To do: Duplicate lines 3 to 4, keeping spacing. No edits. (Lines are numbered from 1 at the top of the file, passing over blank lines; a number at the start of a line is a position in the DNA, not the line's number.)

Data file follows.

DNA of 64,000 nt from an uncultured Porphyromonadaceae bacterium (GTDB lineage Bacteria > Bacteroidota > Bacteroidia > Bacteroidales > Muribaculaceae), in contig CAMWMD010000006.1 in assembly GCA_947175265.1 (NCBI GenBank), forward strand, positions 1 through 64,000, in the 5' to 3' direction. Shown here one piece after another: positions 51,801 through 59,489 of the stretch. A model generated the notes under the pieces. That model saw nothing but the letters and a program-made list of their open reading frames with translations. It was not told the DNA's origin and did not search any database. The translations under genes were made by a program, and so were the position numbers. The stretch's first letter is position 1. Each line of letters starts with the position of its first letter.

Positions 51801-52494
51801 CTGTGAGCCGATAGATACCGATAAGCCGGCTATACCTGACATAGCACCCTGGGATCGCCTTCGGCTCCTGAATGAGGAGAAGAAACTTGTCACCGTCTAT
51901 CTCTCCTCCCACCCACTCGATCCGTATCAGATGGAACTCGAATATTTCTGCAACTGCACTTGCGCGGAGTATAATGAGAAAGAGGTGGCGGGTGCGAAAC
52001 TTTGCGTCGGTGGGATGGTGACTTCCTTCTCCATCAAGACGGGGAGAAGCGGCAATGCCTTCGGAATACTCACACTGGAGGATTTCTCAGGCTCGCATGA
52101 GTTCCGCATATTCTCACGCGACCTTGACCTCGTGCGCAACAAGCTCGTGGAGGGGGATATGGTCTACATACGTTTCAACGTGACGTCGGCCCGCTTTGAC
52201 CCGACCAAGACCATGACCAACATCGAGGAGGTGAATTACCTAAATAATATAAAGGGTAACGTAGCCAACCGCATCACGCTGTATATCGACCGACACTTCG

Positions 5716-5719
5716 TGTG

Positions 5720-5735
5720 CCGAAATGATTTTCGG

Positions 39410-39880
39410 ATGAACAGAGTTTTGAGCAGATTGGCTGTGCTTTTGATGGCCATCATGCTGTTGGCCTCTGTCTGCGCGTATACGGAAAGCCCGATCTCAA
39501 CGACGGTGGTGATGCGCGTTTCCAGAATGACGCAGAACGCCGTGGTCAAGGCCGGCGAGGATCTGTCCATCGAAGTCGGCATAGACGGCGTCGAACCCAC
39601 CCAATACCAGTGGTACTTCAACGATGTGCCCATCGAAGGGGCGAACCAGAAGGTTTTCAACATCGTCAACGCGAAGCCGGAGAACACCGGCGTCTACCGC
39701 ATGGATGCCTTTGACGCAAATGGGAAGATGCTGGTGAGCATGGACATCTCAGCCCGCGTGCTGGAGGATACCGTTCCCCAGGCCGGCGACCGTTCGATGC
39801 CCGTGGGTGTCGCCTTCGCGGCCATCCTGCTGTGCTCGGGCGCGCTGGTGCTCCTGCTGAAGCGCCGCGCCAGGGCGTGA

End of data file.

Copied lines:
51801 CTGTGAGCCGATAGATACCGATAAGCCGGCTATACCTGACATAGCACCCTGGGATCGCCTTCGGCTCCTGAATGAGGAGAAGAAACTTGTCACCGTCTAT
51901 CTCTCCTCCCACCCACTCGATCCGTATCAGATGGAACTCGAATATTTCTGCAACTGCACTTGCGCGGAGTATAATGAGAAAGAGGTGGCGGGTGCGAAAC